A few years ago, as the 76ers stumbled toward the end of the Allen Iverson epoch, the team they play tonight was held out as a model for building a contender.
The Chicago Bulls are still an example. Only now, they are a traveling lesson in how not to win in the NBA, or anywhere else.
As the Sixers make an improbable and exciting late-season run, it might be useful to consider the possible pitfalls in their path.
A few years ago, the Bulls were where the Sixers are now. They were a young, athletic, mostly homegrown team that overcame an 0-9 start to finish the season 47-25. Those 2004-05 Bulls - Kirk Hinrich, Tyson Chandler, rookies Ben Gordon and Luol Deng - made the playoffs for the first time since the Michael Jordan era. Their GM, John Paxson, was widely praised for being patient and letting his young team come together under coach Scott Skiles.
The Bulls made the playoffs three years in a row. They lost in the first round in 2005 and in 2006. Last year, they won a series against Miami before losing to Detroit in the second round.
The Bulls come to the Wachovia Center tonight with a record of 27-42. Skiles has been fired. Interim coach Jim Boylan has had to deal with a number of discipline issues, most recently an oncourt tirade from Andres Nocioni. A team once praised for its hustle and hard work is now described by the Chicago newspapers with words like underachieving and quit.
What does this have to do with the Sixers? Well, it demonstrates that there is a bridge between where they are and where they want to be, between being a young and surprising team and being a serious championship contender. And that bridge is long and rickety and subject to giving way at the most inopportune times.
Earlier this year, the Chicago Sun-Times did a story on how the Portland Trail Blazers were emulating Paxson's approach.
"It's absolutely paramount to bring in the right people," Portland GM Kevin Pritchard told the paper. "I've talked to John a lot, and they've been a model. They've done it through the draft, bringing in good guys who care about the team. I wanted to be around guys who enjoy the work, work hard and represent us well. . . . I told Pax many times the way they've been doing it is a model for us."
The Bulls' initial success resulted from patience with young players, much as the Sixers' current run has been generated by the improvement of Lou Williams and Rodney Carney. That patience was stretched after two consecutive first-round playoff exits. So Paxson made a big free-agent splash in 2006, signing Detroit's Ben Wallace to a four-year, $60-million contract.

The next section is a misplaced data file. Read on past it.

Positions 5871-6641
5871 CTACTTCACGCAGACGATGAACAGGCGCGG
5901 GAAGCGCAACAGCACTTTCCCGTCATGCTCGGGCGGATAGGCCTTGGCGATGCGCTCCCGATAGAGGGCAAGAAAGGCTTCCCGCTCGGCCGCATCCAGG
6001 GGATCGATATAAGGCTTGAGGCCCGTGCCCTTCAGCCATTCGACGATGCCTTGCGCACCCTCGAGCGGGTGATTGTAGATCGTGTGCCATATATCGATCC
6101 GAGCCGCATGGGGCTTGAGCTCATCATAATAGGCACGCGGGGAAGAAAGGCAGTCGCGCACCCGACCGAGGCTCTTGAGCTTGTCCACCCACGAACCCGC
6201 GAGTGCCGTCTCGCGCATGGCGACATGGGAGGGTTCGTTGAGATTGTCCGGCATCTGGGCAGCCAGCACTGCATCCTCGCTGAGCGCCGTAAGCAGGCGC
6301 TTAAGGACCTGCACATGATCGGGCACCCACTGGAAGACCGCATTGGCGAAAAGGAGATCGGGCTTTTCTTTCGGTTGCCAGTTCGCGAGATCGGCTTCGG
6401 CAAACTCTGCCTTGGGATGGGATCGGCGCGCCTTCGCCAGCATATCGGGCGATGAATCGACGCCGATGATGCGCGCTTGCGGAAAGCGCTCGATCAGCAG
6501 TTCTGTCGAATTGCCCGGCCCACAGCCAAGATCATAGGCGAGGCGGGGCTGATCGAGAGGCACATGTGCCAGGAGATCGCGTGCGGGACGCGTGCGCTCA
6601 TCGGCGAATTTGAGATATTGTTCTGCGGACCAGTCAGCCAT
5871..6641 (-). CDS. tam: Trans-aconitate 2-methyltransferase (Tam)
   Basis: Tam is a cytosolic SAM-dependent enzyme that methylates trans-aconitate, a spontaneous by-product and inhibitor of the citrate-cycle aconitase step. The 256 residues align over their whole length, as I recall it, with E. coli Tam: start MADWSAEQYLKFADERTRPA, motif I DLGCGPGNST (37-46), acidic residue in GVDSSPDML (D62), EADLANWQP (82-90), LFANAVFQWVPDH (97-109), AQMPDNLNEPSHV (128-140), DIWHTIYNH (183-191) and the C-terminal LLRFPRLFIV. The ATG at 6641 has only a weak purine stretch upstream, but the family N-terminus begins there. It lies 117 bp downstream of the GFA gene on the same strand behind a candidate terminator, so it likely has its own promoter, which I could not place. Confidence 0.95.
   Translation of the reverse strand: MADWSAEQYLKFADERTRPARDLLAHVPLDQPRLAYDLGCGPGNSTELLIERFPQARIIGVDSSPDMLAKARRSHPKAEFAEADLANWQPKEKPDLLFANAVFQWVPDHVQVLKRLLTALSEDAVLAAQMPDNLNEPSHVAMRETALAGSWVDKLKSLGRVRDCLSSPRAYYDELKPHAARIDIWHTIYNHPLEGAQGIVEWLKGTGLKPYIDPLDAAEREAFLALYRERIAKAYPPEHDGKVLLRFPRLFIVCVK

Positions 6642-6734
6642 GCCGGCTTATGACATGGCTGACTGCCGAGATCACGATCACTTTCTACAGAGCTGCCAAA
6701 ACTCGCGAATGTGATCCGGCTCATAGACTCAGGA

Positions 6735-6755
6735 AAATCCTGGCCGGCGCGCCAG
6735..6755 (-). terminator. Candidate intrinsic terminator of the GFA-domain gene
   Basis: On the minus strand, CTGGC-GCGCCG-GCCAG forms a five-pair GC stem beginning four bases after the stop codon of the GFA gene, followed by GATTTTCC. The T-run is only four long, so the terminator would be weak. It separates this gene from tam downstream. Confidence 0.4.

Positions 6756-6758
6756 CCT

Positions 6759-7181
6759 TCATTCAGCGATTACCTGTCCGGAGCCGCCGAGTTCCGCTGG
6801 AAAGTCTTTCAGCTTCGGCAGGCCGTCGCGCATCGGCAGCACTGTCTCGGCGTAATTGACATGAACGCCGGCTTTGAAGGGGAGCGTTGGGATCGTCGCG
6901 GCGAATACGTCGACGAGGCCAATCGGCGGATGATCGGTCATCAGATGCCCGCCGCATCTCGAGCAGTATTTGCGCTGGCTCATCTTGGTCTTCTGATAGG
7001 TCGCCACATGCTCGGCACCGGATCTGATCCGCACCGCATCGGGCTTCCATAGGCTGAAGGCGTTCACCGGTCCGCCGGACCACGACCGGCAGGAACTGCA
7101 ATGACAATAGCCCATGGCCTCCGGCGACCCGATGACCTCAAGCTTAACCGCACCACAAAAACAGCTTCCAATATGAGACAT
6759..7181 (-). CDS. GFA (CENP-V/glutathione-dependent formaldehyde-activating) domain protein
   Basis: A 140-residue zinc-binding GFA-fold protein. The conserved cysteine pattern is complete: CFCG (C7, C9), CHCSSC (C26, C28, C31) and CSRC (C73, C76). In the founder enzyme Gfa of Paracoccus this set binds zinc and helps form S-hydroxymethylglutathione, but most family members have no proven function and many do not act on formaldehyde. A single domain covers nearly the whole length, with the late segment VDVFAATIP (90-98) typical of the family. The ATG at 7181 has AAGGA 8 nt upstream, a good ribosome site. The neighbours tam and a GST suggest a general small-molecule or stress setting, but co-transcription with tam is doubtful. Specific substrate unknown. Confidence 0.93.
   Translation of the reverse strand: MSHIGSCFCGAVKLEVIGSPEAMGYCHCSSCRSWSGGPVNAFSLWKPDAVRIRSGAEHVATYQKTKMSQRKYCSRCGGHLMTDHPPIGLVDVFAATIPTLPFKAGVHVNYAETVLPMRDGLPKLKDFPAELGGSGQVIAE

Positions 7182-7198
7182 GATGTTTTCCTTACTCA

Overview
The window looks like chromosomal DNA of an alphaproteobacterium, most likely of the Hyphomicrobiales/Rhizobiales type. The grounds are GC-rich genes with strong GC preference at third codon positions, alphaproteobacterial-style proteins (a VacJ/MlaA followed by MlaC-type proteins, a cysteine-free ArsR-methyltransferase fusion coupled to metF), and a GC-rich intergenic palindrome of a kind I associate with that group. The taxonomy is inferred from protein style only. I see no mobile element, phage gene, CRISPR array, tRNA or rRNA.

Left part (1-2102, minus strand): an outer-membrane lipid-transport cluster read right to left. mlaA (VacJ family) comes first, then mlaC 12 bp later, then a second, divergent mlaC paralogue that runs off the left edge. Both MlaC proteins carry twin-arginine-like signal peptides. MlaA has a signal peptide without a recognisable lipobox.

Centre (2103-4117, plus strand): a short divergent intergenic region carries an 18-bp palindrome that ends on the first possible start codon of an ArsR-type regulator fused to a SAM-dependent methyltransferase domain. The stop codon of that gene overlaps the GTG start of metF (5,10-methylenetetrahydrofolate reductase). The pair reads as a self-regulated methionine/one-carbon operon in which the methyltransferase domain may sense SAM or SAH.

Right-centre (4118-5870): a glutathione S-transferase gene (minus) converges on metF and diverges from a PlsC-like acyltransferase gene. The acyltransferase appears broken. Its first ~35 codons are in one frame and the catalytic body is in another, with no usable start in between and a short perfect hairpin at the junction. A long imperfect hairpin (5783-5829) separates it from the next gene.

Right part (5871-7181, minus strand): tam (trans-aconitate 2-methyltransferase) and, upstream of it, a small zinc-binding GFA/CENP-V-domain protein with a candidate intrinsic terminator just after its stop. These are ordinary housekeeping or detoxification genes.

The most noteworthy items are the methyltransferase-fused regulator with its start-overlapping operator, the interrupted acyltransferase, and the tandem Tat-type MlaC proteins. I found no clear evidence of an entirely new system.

"I'm glad to be part of a young, scrappy team," Wallace said at the time.
Except the Bulls weren't quite that young, scrappy team anymore. To make room in the lineup for Wallace, Paxson traded Chandler to New Orleans. Wallace and Skiles butted heads over foolish issues like headbands and taped ankles. Although the Bulls did win a series in last year's playoffs, they were eliminated by the rival Pistons. When the team started poorly again this year, Skiles was fired. Wallace was traded away at the deadline.
This is relevant because so much of the Sixers' plan seems to depend on the upcoming off-season, when a windfall of salary-cap space will allow them to add a major piece or two. Meanwhile, the current team has raised the stakes by beating some elite opponents and creeping up the standings.
This uptick is 100 percent positive. Still, there is some risk in reading too much into it. This is the NBA, where you have a reasonable chance of catching many teams on one of those low-effort nights in which the league specializes. A team that plays hard and at a high tempo, like these Sixers, will win some games just by outcaring opponents.
That doesn't diminish what the Sixers are doing. It is thrilling to watch a team come together under the direction of a couple of smart point guards, Andre Miller on the floor and Maurice Cheeks on the bench.
These Sixers have obliterated the cynical thought that they would be better off losing and improving their draft status - a legitimate idea at this time last year. It will be fun to watch this team in the playoffs. It will be a chance to learn and grow and generate real momentum for the future.
But that future will depend entirely on how president/GM Ed Stefanski constructs that bridge from here to where the Sixers want to go. Just ask the Chicago Bulls.